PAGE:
A move by a collegium of judges headed by Karnataka Chief Justice S K Mukherjee to recommend elevation of nine advocates from the Bar in Karnataka to the High Court as judges has run into a controversy with a group of lawyers writing to the Chief Justice of India, the Prime Minister, the Law Minister and others against the choice of new judges.
The advocates, under the umbrella of the Karnataka SC/ST Backward Classes and Minorities Advocates Federation, have asked the Chief Justice of India Justice J S Khehar to reject the nine advocates chosen by the collegium in Karnataka since six of the advocates belong to the same community as Justice Mukherjee and two out of the three others are sons of retired High Court judges.
WATCH | Supreme Court Moves Against High Court Judge For Contempt For First Time
The federation has alleged that this is a case of “casteism, lobbying, personal influence and perpetuation of hereditary culture in the judiciary’’ with “merit nowhere to be seen’’.
“The honorable Supreme Court and the central government must ensure that the selection process commences only after the Memorandum of Procedure for selection on merit and transparency is finalised as in the absence of which all actions are illegal and contrary to the judgement of a constitutional bench of the present Chief Justice of India in the NJAC case,’’ M Kumbaiah an advocate from the SC/ST, backward classes and minorities federation said in a statement.
The federation has also sought the transfer of the incumbent Karnataka Chief Justice S K Mukherjee to Uttarakhand which has been pending for the last eight months.
Watch What Else is Making News
“The present collegium, comprising Chief Justice S K Mukherjee, Justice Jayant Patel and Justice H G Ramesh, has selected nine advocates from the bar. Out of nine candidates selected this time, six belong to the Brahmin community,’’ the federation members have claimed.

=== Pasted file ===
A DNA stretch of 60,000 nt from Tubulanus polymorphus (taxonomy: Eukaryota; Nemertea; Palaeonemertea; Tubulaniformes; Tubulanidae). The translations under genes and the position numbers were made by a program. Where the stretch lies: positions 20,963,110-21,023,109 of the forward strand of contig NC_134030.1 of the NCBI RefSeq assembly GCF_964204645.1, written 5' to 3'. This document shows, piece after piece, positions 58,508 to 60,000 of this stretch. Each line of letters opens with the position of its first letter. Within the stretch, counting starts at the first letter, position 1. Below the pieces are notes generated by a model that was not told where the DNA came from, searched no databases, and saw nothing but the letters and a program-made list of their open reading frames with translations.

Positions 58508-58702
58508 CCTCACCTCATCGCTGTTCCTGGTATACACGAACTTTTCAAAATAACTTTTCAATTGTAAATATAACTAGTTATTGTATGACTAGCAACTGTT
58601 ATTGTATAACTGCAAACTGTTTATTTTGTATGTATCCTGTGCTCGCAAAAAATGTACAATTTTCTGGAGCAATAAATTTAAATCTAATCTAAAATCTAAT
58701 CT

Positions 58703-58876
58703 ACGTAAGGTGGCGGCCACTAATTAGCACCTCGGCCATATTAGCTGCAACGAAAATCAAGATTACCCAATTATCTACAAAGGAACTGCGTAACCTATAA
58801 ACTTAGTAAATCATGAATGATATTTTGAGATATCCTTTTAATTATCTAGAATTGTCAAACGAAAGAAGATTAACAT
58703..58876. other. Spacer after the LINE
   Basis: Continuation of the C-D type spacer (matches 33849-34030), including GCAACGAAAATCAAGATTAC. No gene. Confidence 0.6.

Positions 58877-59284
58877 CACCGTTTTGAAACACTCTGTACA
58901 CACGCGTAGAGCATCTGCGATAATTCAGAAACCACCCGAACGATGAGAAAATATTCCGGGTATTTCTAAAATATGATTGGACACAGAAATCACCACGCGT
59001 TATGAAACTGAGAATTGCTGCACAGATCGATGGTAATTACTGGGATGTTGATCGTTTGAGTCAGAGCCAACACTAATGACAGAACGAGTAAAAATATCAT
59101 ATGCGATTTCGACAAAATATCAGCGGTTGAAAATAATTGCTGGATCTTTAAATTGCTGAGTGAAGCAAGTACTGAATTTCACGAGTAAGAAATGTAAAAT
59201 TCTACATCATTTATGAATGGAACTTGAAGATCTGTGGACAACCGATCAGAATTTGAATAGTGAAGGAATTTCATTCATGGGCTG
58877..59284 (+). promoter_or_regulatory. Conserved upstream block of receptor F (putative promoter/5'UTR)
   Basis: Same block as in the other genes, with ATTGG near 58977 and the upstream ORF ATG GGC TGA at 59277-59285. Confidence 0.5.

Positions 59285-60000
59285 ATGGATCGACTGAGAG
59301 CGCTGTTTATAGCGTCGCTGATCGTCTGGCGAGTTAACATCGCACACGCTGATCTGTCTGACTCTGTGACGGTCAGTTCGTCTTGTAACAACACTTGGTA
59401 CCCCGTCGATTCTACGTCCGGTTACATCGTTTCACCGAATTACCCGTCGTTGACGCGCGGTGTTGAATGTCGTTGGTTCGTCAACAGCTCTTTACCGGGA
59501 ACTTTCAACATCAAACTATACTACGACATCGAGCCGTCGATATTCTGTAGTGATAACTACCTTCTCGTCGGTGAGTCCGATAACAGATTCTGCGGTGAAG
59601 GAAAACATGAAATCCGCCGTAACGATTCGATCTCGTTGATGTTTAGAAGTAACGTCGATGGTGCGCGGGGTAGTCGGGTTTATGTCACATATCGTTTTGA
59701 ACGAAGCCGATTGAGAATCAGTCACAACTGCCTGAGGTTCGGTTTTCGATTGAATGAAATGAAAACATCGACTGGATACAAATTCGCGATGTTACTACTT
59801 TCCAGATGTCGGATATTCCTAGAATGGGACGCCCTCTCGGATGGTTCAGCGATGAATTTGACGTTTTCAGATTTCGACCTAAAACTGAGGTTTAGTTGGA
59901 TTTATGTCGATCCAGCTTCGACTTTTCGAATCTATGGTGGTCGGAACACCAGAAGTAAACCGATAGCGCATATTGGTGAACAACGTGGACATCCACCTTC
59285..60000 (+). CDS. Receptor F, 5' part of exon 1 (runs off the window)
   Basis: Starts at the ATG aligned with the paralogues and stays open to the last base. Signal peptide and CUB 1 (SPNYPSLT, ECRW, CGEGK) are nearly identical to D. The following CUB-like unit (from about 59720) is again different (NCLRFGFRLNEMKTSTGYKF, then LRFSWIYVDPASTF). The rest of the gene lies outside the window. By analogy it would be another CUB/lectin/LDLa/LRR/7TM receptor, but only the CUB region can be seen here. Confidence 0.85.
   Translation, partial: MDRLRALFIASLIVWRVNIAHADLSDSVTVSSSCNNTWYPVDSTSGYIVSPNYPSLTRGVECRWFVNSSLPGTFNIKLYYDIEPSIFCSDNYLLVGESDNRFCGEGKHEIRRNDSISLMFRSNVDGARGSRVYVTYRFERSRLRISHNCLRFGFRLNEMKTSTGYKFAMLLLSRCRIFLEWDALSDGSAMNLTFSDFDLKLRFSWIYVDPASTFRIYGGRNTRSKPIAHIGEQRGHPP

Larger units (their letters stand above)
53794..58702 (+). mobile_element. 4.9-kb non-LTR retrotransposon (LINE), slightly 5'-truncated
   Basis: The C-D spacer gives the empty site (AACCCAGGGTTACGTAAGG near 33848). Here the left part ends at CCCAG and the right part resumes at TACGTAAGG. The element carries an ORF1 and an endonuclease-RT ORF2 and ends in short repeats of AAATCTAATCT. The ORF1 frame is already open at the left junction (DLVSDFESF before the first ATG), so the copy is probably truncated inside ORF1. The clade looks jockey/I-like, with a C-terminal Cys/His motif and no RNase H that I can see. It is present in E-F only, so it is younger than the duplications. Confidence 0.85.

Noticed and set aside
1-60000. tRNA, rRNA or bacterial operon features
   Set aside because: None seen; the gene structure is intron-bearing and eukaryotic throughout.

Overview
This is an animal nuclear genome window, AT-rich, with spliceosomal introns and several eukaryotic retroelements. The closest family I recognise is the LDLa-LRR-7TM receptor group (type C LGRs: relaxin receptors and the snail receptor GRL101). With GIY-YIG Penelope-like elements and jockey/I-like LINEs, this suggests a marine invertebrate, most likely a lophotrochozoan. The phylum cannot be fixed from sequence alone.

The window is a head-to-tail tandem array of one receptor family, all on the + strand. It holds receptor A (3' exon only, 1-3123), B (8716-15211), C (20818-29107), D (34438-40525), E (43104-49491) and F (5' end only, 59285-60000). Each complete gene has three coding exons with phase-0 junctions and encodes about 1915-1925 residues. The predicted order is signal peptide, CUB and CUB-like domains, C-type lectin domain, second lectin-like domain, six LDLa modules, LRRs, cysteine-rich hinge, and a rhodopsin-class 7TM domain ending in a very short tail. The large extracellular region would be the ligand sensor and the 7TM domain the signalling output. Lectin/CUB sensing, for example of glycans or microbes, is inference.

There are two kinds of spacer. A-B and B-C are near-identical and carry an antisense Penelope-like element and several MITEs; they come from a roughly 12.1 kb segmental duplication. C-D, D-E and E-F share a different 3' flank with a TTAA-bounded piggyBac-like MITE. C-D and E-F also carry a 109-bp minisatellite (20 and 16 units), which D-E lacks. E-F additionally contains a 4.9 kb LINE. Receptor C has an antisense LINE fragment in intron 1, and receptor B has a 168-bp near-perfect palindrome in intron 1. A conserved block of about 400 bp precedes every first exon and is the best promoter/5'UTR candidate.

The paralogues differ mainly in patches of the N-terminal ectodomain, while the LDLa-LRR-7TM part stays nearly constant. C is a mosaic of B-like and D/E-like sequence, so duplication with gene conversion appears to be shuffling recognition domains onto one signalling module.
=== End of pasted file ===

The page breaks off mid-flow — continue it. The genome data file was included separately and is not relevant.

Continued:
In its letter to the new CJI, the federation has stated that the Advocates Association of Bangalore also passed a resolution in December against the “sectarian action’’ of the collegium.
“We are not going to be satisfied with an answer from the Karnataka High Court collegium but demand an answer on all these issues from the Supreme Court collegium on this aspect of casteist selection by a constitutional body,’’ the federation said in its letter.
It added: “Citizens of each and every community, so also lawyers within them, must be afforded the opportunity to occupy high posts provided they meet established standards of merit.’’
Out of the 30 judges in the Karnataka High Court at present, three judges are from the Brahmin community and the clearance of the names from the bar will heavily tilt the proportion of judges in favour of the community, the federation stated.
The approved number of judges positions in the Karnataka High Court are 62, but as many as 32 remain vacant. In November, five judges — Kempaiah Somashekar, Kotravva Somappa Mudagal, Sreenivas Harish Kumar, John Michael Cunha and Basavaraj Andanagouda Patil — were appointed from the district judges category as additional judges for a period of two years.
At the time, as many as 18 names had been recommended by the Karnataka collegium headed by Justice Mukherjee — eight from the district judges category and 10 from the Bar.